Petaling Jaya mulling an increase in parking rates

By THE STAR | 12 February 2019

PETALING JAYA: Too many cars. Not enough parking bays. This is a common complaint in cities everywhere.

Petaling Jaya City Council (MBPJ) is hoping to ease the problem with a proposal to raise the hourly parking rate from the current 60 sen especially in prime areas that see regular heavy traffic.

“It does not make sense to collect 60 sen an hour at locations such as PJ New Town and Damansara Uptown as these are prime areas," said city councillor Terence Tan.

“Kuala Lumpur City Hall charges much more at its central business dfistrict (CBD). The rates in MBPJ have not been reviewed for decades. I would like to suggest that a maximum period of two hours be imposed to park in these areas to free up space for others,” said Tan.

He added that Australia and Singapore were among countries imposing a much higher rate to park in the CBD.

Another city councillor Derek Fernandez said there was no pressing need for an increase.

He said MBPJ should be able to collect more revenue from parking as the middlemen had been removed.

“Now that the private parking service operators have been terminated, the city council should have more revenue,” said Fernandez.

Councillor Suriase Gengiah also disagreed, saying any increase would burden the public.

Petaling Jaya mayor Datuk Mohd Azizi Mohd Zain said any increase would not be over 20%.

He said the matter was still at the discussion stage.

The Star

Pros and cons

Other than Uptown and New Town, other busy commercial areas in Petaling Jaya include SS2, Section 14 and Section 17.

Motorists said many open-air public bays are being hogged by office workers as the rate was much lower than covered parking at 60 sen an hour and RM5 per day while a monthly pass costs RM100.

Some businesses rent dedicated parking bays in front of their shops for RM400 per month each.

Section 14 (Jalan 14/1 to 14/15) Residents Association chairman Selva Sugumaran welcomed an increase.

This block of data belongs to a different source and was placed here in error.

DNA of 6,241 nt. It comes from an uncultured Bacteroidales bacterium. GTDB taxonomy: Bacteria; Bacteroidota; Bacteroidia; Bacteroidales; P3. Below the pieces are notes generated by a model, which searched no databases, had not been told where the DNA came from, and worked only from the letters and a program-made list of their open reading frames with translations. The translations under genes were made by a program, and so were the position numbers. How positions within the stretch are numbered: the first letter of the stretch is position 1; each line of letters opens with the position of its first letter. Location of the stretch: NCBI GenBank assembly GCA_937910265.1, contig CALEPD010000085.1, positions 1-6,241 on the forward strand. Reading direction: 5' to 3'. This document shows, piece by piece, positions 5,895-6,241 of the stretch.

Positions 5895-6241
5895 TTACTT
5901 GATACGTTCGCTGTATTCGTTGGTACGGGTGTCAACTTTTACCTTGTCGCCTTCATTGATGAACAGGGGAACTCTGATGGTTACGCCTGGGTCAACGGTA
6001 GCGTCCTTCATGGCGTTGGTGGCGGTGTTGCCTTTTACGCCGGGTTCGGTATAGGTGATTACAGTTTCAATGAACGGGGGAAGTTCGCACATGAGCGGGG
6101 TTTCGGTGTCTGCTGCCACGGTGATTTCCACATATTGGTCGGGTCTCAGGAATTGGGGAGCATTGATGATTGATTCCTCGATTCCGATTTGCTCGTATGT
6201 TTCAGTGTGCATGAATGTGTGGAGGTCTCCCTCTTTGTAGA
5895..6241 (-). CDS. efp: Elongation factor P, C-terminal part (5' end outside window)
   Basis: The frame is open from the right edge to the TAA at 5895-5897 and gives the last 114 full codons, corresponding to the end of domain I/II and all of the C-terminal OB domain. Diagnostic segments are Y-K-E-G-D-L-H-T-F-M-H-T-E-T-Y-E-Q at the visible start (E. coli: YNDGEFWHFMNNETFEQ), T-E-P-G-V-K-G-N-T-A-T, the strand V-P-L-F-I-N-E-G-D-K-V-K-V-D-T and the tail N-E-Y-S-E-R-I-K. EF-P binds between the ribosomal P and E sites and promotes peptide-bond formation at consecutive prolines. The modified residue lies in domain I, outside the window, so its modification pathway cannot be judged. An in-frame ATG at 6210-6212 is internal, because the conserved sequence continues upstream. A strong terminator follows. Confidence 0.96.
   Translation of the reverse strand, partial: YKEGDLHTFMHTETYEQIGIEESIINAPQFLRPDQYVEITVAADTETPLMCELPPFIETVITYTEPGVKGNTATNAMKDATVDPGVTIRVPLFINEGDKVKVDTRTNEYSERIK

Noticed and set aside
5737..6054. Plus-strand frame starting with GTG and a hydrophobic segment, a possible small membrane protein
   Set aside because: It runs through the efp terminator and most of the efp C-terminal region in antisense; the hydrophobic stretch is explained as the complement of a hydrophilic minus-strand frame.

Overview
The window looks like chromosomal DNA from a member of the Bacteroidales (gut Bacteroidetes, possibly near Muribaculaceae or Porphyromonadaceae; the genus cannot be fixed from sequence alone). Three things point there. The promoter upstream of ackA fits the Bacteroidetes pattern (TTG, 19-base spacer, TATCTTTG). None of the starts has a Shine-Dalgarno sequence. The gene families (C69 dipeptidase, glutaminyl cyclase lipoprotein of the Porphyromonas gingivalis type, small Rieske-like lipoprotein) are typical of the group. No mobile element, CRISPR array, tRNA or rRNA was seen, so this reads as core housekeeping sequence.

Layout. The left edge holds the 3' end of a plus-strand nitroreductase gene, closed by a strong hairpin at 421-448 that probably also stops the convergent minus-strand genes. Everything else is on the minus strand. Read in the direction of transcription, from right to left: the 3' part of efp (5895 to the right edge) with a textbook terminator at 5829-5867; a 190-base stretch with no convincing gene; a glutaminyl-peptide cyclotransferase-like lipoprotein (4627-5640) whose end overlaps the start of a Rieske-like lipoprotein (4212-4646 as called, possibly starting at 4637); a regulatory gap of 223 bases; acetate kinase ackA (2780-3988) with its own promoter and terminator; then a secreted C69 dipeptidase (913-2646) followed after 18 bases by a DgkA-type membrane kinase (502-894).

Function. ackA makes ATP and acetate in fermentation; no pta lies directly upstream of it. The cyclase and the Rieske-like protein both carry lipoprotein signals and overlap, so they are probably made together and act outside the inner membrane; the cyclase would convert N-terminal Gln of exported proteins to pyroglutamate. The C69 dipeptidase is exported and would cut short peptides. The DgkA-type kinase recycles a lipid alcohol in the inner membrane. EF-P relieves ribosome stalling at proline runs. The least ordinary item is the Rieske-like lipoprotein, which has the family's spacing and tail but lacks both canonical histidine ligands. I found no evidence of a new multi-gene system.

“Most visitors cannot find parking in busy commercial areas as many of the bays are taken up by office workers.”

SS20 Rukun Tetangga chairman Eileen Thong said if parking became too expensive, people might consider other alternatives.

“They can carpool, for example. Increasing the rate when the number of hours exceeds two is a good idea too. This will discourage motorists from parking at the same bay for the whole day,” she said.

Esham Salam from SS7 Lengkuk Golf Residents Association said the city council should consider removing all parking fees as this would eliminate MBPJ’s burden in managing the service.

“Make parking free. The city council may actually save money as there will be no costs involved in managing parking related matters from maintenance to enforcement.”

Section 14A RT chairman Tee Kee Tian urged the city council to put any increase on hold as it might adversely affect businesses operating in these areas.

“Businessmen, especially those operating family businesses are having a hard time.

“The fruit seller was telling me that he found it hard to sell mandarin oranges as the price had gone up.

“If the city council increases the parking rate, it may push patrons to go to malls.

“The public are feeling the pinch. MBPJ should put on hold any increase as the timing is just not right.”

Resident K. Gerald lives in Section 52 and does his grocery shopping in Section 14 and runs errands in New Town.

“Many people live close to these areas. Having cheaper council parking bays makes a difference.

“However, I welcome an increase for those who park for long hours to discourage them from doing so.”